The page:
Are PSG In Crisis?

No win in three league games and consecutive home defeats have not done PSG’s title ambitions any good at all. Failing to beat a Rennes side last night who played the majority of the game with a numerical deficit was a real slap in the face for the league leaders. With or without Zlatan Ibrahimovic, as soon as the visitors went down to nine men in the 55th minute it would seem inevitable that a losing scoreline could be overturned – but it just did not happen. The reaction from Carlo Ancelotti at the end of the game with his post-match comments were striking to say the least. Not putting a brave face on at all he simply lambasted the attitude of the players before answering the question from a reporter; “Are PSG in crisis?” To which he replied; “Yes. I’m not afraid to say this but we are in crisis.”

So it begs the question, are we in a crisis? It does appear to be an over exaggeration from Ancelotti. You have to consider that prior to the defeat at home to Saint-Etienne two weeks back, we were one of a few top clubs in Europe to remain unbeaten in the league. The draw a week later in Montpellier was not ideal, but there were so many positives to take from the game. Like Rennes last night, we had to contend with a numerical disadvantage after Mamadou Sakho’s dismissal in the 10th minute and we were still able to take the lead, weather the storm and claim a valuable point.

The disappointing thing last night was that we let our guard down as soon as Goalkeeper Benoit Costil was sent off. Despite going behind early on, the side showed plenty of character to get back on level terms, playing attractive football and looking a threat going forward. Javier Pastore, Nene and Jeremy Menez were all linking up brilliantly and we were able to get in behind the Rennes defence. This all stagnated somewhat after the dismissal and we failed to make the 10-men pay. Instead, a piece of sloppy play from Blaise Matuidi (uncharacteristically) resulted in him conceding a freekick on the edge of the box. Salvatore Sirigu tried to get his peers to construct a wall, but much like the game as a whole, it floundered allowing Julien Feret to casually stroke his effort into the net. Again, a lack of concentration and perhaps a smidgen of arrogance by underestimating the 10-men.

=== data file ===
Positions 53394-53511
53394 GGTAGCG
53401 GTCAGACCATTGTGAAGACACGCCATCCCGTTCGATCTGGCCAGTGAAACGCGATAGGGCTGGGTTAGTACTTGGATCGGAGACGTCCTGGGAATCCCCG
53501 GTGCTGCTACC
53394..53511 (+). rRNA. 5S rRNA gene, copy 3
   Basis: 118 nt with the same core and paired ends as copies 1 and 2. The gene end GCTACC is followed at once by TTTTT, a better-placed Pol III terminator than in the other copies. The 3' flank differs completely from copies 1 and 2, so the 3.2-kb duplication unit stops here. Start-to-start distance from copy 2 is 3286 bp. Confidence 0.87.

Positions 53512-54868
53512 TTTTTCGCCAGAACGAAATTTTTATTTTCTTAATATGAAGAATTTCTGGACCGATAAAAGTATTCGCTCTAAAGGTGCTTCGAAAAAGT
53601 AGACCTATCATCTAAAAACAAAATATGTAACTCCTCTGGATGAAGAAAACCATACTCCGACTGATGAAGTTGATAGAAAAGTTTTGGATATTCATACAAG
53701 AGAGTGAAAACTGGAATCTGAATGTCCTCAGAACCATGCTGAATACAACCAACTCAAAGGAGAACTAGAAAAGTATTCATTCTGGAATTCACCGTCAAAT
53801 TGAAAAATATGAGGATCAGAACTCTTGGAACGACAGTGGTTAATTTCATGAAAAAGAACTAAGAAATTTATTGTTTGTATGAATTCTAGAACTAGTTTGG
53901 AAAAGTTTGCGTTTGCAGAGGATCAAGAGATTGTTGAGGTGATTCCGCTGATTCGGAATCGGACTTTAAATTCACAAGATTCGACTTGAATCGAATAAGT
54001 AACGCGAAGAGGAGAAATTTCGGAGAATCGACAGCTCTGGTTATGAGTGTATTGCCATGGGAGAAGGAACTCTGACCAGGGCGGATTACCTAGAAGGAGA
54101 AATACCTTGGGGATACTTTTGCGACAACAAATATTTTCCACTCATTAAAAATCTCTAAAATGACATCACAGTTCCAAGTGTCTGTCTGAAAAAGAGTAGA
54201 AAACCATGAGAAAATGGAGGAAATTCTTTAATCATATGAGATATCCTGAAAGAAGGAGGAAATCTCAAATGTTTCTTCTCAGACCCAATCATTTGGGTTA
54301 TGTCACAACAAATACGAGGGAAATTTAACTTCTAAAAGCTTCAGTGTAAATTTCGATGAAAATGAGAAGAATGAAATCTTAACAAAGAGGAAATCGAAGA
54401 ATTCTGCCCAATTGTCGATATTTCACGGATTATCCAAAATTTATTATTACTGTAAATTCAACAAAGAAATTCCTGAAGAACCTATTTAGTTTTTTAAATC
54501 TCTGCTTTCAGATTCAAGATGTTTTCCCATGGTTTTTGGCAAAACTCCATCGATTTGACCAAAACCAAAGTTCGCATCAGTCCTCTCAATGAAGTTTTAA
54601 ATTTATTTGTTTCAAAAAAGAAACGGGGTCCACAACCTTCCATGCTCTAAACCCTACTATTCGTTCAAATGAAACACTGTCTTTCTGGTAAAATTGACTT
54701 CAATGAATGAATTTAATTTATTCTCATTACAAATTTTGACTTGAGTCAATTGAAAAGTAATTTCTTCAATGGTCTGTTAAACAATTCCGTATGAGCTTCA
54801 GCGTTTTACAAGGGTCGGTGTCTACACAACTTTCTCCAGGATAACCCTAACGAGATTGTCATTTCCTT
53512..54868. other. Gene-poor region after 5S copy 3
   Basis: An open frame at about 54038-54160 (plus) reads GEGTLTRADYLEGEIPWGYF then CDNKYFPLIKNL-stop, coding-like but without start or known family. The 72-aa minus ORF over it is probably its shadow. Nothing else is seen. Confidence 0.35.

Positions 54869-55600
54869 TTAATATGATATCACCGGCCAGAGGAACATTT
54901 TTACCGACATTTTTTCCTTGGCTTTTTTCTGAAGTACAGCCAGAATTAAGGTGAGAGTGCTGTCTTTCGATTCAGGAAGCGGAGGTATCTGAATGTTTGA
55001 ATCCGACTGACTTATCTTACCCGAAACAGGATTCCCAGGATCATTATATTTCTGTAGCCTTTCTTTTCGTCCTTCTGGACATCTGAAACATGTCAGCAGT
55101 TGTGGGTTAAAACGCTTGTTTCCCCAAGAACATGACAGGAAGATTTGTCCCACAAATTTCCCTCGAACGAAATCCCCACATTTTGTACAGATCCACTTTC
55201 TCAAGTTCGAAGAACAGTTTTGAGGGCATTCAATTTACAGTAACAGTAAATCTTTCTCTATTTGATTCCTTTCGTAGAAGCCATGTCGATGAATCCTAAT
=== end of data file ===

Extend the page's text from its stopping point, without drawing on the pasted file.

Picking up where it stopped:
Les Parisiens surely could not have believed their luck when Jean Makoun was dismissed 10 minutes into the second-half. Still trailing 2-1, the team threw the kitchen sink at the visitors but they were up against an inspired Cheick N’Diaye in goal – making the most of his opportunity after coming on when Costil was given an early bath. It was all PSG, literally every attack was coming in one direction. The woodwork came to Rennes rescue on a number of occasions and Ezequiel Lavezzi was smashing balls into the box but a blue shirt was unable to get on the end of them.

You have to gives Rennes all the credit in the world. They were biblical, resisting everything that was thrown into their penalty area, putting their bodies on the line. We just could not break them down. They would go on to hold out for the win as the boos echoed around the Parc des Princes.